[33] Zaida Salazar-Mora and Jorge E. Prado-Calderón, “Valoración de competencias específicas del profesional en Psicología desde la Universidad de Costa Rica,” Revista Costarricense de Psicología 31 (2012): 41-63.

[34] Guadalupe Ross Argüelles et al., “Evaluación de competencias y su relación con el desempeño de los estudiantes en la práctica profesional”, Revista El Buzón de Pacioli 74 (2011): 1-15.

[35] Maritza Ruiz, Bruno Jaraba, and Lidia Romero, “La formación en psicología y las nuevas exigencias del mundo laboral,” Psicología desde el Caribe 21(2008): 136-157.

[36] Ferrero, Andrea, and Eugenia Andrade, “Propuestas vigentes para la formación ético-deontológica en Carreras de Psicología en el contexto del Mercosur. El caso argentino,” Fundamentos en Humanidades 15 (2007): 163-178.

[37] Ross Argüelles et al., Evaluación de competencias y su relación con el desempeño de los estudiantes en la práctica profesional, 1-15.

[38] Ruiz, Jaraba, and Romero, “La formación en psicología y las nuevas exigencias del mundo laboral,” 136-157.

[39] Salazar-Mora and Prado-Calderón, “Valoración de competencias específicas del profesional en Psicología desde la Universidad de Costa Rica,” 41-63.

[40] Sanchez Vazquez, “La ética y deontología profesional en el proceso de formación académica de los alumnos de la Facultad de Psicología,” 109-125.

[41] Salazar-Mora and Prado-Calderón, “Valoración de competencias específicas del profesional en Psicología desde la Universidad de Costa Rica,” 41-63.

[42] Sanchez Vazquez, “La ética y deontología profesional en el proceso de formación académica de los alumnos de la Facultad de Psicología,” 109-125.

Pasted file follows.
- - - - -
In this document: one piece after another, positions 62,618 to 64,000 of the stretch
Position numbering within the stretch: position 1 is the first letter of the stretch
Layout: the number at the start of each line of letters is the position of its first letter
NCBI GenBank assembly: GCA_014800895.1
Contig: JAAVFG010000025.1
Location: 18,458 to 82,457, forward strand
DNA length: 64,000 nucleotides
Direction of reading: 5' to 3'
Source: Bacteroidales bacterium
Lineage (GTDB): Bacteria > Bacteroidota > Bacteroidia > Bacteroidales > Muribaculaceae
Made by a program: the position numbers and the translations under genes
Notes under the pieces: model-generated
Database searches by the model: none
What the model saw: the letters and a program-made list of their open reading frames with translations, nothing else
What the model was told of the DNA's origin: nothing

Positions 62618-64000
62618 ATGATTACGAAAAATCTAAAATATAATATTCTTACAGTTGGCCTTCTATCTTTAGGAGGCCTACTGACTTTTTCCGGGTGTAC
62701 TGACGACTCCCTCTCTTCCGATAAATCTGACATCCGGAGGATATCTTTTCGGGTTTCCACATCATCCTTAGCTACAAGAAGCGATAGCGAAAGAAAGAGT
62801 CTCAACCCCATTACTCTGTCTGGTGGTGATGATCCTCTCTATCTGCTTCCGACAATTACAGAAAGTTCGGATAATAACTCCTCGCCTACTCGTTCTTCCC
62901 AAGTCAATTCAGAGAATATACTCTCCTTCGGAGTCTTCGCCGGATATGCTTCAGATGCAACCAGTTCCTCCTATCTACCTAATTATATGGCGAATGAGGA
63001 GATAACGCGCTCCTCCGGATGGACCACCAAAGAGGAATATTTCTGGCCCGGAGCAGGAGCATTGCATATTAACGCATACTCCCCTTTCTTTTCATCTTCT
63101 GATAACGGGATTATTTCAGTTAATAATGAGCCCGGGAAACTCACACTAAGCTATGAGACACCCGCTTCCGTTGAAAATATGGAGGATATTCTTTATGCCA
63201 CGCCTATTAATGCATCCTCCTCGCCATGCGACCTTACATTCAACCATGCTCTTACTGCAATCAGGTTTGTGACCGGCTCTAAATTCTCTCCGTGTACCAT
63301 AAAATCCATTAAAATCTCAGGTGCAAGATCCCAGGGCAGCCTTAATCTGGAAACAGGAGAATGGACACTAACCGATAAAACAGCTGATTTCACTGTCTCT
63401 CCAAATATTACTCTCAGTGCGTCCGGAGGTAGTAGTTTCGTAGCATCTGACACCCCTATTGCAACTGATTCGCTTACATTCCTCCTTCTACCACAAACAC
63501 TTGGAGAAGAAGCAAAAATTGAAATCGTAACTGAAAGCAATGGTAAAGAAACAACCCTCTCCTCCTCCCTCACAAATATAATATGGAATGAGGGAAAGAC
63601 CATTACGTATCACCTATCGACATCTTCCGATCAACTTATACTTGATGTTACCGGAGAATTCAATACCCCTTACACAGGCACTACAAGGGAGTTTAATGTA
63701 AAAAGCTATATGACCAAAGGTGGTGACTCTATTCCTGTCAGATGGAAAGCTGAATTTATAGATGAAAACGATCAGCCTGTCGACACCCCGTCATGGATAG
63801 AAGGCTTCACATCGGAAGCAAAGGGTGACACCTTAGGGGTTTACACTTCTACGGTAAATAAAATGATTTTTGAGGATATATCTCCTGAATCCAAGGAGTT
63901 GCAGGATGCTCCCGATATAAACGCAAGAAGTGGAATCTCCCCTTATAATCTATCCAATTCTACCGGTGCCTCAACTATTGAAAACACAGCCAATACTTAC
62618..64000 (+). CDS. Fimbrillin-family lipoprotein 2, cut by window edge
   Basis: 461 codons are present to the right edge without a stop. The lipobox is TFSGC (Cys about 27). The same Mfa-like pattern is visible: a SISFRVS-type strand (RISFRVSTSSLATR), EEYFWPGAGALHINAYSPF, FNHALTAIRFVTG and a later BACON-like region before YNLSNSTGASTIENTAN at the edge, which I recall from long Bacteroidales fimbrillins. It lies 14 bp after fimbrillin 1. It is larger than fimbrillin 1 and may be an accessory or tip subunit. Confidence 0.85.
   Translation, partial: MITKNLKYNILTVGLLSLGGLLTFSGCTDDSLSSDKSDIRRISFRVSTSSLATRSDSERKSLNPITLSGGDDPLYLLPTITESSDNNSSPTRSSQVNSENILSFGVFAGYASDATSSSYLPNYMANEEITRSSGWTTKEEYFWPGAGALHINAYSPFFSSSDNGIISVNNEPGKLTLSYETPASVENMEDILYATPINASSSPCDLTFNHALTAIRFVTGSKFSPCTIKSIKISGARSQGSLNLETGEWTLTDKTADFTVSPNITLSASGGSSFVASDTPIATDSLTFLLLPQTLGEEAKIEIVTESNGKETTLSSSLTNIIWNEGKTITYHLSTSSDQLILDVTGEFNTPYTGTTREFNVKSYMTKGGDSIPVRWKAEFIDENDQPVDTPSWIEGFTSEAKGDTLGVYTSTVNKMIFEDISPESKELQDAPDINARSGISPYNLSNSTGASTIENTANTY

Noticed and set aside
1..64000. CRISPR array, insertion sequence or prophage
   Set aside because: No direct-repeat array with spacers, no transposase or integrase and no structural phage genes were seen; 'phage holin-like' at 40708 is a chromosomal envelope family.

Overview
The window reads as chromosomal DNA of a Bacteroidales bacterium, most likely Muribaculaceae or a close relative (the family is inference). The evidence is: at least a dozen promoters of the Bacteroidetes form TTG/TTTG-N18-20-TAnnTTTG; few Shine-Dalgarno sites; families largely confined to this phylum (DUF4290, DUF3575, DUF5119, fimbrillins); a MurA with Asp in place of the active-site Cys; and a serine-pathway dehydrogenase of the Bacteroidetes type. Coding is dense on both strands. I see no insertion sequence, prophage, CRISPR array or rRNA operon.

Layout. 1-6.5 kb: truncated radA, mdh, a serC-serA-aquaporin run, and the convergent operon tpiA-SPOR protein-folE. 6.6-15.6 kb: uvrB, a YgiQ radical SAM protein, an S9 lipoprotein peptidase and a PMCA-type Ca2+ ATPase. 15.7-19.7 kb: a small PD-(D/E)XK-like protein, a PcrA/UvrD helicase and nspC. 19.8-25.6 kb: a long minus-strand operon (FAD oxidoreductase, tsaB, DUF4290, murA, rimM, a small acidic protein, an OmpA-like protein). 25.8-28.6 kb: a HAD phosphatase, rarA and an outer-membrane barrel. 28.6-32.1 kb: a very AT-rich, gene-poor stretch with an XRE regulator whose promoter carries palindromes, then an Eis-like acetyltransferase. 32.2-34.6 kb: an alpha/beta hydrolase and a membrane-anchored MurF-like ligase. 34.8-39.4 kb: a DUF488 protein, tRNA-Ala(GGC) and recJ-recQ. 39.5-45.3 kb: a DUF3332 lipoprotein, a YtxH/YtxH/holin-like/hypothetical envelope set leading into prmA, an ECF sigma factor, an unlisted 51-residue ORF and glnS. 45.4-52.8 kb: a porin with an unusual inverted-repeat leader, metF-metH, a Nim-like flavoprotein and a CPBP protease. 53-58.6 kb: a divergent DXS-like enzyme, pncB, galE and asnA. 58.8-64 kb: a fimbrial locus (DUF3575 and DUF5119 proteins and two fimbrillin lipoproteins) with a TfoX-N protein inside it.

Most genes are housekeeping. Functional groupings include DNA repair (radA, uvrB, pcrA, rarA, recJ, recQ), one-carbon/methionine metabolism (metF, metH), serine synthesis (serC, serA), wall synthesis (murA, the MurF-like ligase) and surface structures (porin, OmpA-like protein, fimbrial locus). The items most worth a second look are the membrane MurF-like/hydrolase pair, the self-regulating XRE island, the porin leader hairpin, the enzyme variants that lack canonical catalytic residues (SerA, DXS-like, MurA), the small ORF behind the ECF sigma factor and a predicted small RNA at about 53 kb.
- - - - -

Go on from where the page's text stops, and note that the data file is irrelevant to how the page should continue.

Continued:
[43] Tuning América Latina, Tercera Reunión General.

[44] Cristina Botella et al., “La utilización de las nuevas tecnologías de la información y la comunicación en psicología clínica,” UOC Papers: revista sobre la societat del coneixement 4 (2007): 32-40.

[45] Jordi Miró, “Psicoterapia y nuevas tecnologías,” Cuadernos de Medicina Psicosomática y Psiquiatría de Enlace 81 (2007): 15-20.

[46] Piedad Cabrera et al., “La formación en Psicología desde una perspectiva de competencias. Una contribución para el mejoramiento de la formación universitaria en Chile,” Calidad en la Educación 33 (2010): 183-223.

[47] Tuning América Latina, Tercera Reunión General.

[48] Diana Malo Salavarrieta, “La medición en psicología como herramienta y como reflexión ética en el ejercicio del psicólogo,” Revista Psicogente 11 (2008): 46-51.

[49] Andrea Herrera et al., “Competencias académicas y profesionales del psicólogo,” Diversitas 5.2 (2009): 241-254.

[50] Mauricio González, Ingrid González, and Karol Vicencio, “Descripción del rol autopercibido del psicólogo y sus implicancias en los procesos de formación de pregrado,” Psicoperspectivas 13.1 (2014): 108-120.

[51] Carmelo Vázquez, “La psicología positiva en perspectiva,” Papeles del psicólogo 27, no. 1 (2006): 1-2.

[52] María Laura Lupano Perugini and Alejandro Castro Solano, “Psicología positiva: análisis desde su surgimiento.” Ciencias psicológicas 4, no. 1 (2010): 43-56.

[53] Martin Seligman, “The president’s address,” American Psychologist 54 (1999): 559-532.

[54] Martin Seligman,”Fundamental assumptions,” Psychologist 16, no. 3 (2003): 126-127.

About the authors